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#24 of 26 Old 03-07-2011, 02:22 AM
 
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Yes, it does look like there is something protective beyond the period of breastfeeding. But, as you pointed out, this would have applied to children born to mothers who had had wild measles. And measles was in circulation, possibly offering 'boosters' that are not around today. So yeah, I do not think this study would be relevant today. Although it could be that the protective element in breastmilk is not antibody dependent. But we don't know. I am not aware of a study comparing vaccinated and unvaccinated breastfeeding mothers.

 

Another interesting bit of information in the table, is the 31.2% failure rate for the monovalent measles vaccine (not MMR). And that 23% of children aged 10 in the UK in the year 1980 had not had measles despite not being vaccinated.
 

The whole study is available in the link in my previous post.

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Originally Posted by ASusan View Post

So if AGE of measles acquisition isn't associated with breastfeeding...does that imply that the immunity provided by breastfeeding is indefinite?

 

 

I just found the abstract from which you quoted. The cohort tested is from 1970..,wouldn't most of the mothers of infants born in 1970 have had the measles - wild virus? The vaccine wasn't introduced until 1963, so if the mothers WERE vaccinated, it would have been as adolescents/adults. SO, the article doesn't give us any information about measles protection via breastfeeding of vaccinated mothers vs. naturally-immunized mothers (those who have had measles themselves).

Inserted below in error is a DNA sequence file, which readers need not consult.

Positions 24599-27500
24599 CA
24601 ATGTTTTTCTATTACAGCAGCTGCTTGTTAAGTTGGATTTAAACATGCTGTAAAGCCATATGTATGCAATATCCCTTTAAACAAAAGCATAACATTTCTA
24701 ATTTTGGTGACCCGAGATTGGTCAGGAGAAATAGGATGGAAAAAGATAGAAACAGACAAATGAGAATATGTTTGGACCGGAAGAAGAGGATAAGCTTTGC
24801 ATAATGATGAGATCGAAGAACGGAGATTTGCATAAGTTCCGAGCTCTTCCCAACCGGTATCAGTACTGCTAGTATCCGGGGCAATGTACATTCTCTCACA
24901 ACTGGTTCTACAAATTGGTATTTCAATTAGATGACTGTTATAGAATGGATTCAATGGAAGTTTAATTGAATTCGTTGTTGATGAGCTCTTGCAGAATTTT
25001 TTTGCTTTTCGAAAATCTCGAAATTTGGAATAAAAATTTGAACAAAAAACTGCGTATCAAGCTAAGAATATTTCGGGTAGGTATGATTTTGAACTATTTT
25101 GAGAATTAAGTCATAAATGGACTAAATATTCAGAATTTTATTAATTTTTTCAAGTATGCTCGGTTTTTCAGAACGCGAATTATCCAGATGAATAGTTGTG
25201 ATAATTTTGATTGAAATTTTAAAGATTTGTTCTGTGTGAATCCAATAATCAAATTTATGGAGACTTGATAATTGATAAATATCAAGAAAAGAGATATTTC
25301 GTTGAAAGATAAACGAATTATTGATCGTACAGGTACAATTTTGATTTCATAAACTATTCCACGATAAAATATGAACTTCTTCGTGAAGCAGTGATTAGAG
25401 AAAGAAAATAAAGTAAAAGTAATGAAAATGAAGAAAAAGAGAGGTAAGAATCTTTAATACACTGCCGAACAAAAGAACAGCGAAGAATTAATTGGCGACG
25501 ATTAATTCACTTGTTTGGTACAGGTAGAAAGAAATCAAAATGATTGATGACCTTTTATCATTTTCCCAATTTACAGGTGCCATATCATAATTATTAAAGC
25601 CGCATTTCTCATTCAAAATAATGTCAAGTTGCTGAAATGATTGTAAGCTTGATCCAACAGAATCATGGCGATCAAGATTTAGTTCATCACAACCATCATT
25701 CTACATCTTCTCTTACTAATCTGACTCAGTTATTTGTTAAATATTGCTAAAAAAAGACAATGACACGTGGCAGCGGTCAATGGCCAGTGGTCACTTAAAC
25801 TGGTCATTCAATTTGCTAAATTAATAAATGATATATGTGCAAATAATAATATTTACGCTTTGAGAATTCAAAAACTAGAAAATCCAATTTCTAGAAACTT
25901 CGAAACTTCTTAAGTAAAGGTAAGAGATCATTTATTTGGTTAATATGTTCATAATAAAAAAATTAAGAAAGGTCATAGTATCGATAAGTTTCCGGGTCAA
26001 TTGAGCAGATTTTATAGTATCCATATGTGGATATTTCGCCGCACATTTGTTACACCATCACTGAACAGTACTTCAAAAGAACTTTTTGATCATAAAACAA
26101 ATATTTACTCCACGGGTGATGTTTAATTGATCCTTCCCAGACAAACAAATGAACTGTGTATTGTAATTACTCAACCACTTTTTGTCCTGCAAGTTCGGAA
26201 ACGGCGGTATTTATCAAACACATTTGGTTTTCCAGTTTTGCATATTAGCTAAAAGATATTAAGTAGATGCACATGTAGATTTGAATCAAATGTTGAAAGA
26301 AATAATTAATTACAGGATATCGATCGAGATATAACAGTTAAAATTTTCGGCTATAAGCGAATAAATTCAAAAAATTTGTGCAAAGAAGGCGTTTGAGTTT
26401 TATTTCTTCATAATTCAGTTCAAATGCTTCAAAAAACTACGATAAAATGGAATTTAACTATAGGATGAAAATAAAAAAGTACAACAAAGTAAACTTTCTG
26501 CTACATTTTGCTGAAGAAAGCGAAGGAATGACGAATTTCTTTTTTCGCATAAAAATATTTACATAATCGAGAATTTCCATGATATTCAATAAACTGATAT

I wonder if that research exists.

 

Ahhh, and when you google measles breastfeeding, the third link is a mothering.com discussion of 2008, which leads to this article - about passive immunity via the placenta NOT breastfeeding, right?

 

http://www.ncbi.nlm.nih.gov/pubmed/9178461

 

And if we believe our own posters I was wrong about protection provided via breasfeeding -

 

http://www.mothering.com/community/forum/thread/957350/here-s-what-worries-me-about-the-measles-epidemic/20

 

 



 


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#25 of 26 Old 03-07-2011, 06:03 AM
 
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Originally Posted by ema-adama View Post

 

 

Another interesting bit of information in the table, is the 31.2% failure rate for the monovalent measles vaccine (not MMR). And that 23% of children aged 10 in the UK in the year 1980 had not had measles despite not being vaccinated.
 

 


 


I am from the UK and my sister would have been 10 in 1980, I know for sure she wasn't vaccinated for measles (had a severe reaction to the DPT at four months so my mother stopped vaccinating her altogether), and she has never had measles. I am a few years older than her and did get measles before she was born, I wasn't vaccinated for it either.

 

She was never breastfed, I was breastfed for about two weeks.

 


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#26 of 26 Old 03-07-2011, 07:59 AM
 
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I am from the UK and my sister would have been 10 in 1980, I know for sure she wasn't vaccinated for measles (had a severe reaction to the DPT at four months so my mother stopped vaccinating her altogether), and she has never had measles. I am a few years older than her and did get measles before she was born, I wasn't vaccinated for it either.

 

She was never breastfed, I was breastfed for about two weeks.

 



Thanks for sharing.

 

I was born in th UK, but would have been too young for this study. I was not vaccinated, was breastfed for a couple of weeks (not sure how long) and did get measles when I was 9. I was not vaccinated. My brother, younger than me, was breastfed for 5 months, and he had measles at the age of 7. He also was not vaccinated.

 

It's interesting looking at studies and seeing what fits with your personal experience, and what does not.